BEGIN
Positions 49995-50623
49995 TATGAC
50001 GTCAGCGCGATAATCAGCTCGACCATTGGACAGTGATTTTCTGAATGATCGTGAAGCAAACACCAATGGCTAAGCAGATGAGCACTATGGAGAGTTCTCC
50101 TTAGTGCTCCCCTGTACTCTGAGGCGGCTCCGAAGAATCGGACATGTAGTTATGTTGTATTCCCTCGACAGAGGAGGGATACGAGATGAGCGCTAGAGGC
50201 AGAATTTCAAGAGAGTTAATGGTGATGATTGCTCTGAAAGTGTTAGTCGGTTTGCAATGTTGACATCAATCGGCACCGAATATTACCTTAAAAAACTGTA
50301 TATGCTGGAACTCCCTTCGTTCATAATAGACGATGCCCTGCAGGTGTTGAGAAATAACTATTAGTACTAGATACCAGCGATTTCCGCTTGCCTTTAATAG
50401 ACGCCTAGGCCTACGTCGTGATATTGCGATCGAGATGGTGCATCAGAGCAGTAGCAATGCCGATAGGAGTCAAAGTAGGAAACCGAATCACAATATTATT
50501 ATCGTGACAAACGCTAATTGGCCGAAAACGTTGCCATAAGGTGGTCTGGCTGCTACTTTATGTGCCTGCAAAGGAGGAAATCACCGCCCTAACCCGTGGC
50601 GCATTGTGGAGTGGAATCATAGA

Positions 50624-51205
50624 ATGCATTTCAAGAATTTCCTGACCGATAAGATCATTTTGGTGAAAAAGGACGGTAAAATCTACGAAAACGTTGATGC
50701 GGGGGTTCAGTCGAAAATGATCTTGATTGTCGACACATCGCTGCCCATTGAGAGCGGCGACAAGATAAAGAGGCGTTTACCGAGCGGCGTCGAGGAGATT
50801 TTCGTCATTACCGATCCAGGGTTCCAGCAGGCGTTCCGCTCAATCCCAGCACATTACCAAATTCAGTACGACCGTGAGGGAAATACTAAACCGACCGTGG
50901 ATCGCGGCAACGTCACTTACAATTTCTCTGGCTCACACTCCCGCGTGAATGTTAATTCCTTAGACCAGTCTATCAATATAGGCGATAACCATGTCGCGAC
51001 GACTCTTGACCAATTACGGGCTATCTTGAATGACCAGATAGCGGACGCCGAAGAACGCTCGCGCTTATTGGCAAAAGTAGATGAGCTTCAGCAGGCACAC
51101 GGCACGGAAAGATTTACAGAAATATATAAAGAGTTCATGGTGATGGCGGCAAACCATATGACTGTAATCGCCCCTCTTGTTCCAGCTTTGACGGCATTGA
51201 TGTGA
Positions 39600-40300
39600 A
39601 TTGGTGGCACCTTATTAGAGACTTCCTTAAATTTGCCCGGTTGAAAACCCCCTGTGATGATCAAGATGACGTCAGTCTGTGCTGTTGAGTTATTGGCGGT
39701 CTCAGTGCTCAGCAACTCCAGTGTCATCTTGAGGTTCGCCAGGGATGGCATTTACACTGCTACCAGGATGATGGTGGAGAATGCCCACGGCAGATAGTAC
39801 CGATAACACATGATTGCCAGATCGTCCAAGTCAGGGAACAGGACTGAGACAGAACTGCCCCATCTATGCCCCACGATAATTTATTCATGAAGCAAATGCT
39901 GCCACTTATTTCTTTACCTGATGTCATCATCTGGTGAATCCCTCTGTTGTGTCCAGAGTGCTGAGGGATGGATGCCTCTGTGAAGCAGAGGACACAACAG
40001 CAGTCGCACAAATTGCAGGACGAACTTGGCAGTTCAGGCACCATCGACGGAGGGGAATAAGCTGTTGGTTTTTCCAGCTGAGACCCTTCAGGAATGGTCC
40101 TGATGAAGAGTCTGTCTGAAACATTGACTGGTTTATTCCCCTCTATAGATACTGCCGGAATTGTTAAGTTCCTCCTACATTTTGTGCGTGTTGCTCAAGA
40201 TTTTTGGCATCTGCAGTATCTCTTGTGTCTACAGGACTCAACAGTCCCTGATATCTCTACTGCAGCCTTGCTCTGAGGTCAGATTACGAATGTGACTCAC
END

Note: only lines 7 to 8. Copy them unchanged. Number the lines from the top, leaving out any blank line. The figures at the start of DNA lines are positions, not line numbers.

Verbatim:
50401 ACGCCTAGGCCTACGTCGTGATATTGCGATCGAGATGGTGCATCAGAGCAGTAGCAATGCCGATAGGAGTCAAAGTAGGAAACCGAATCACAATATTATT
50501 ATCGTGACAAACGCTAATTGGCCGAAAACGTTGCCATAAGGTGGTCTGGCTGCTACTTTATGTGCCTGCAAAGGAGGAAATCACCGCCCTAACCCGTGGC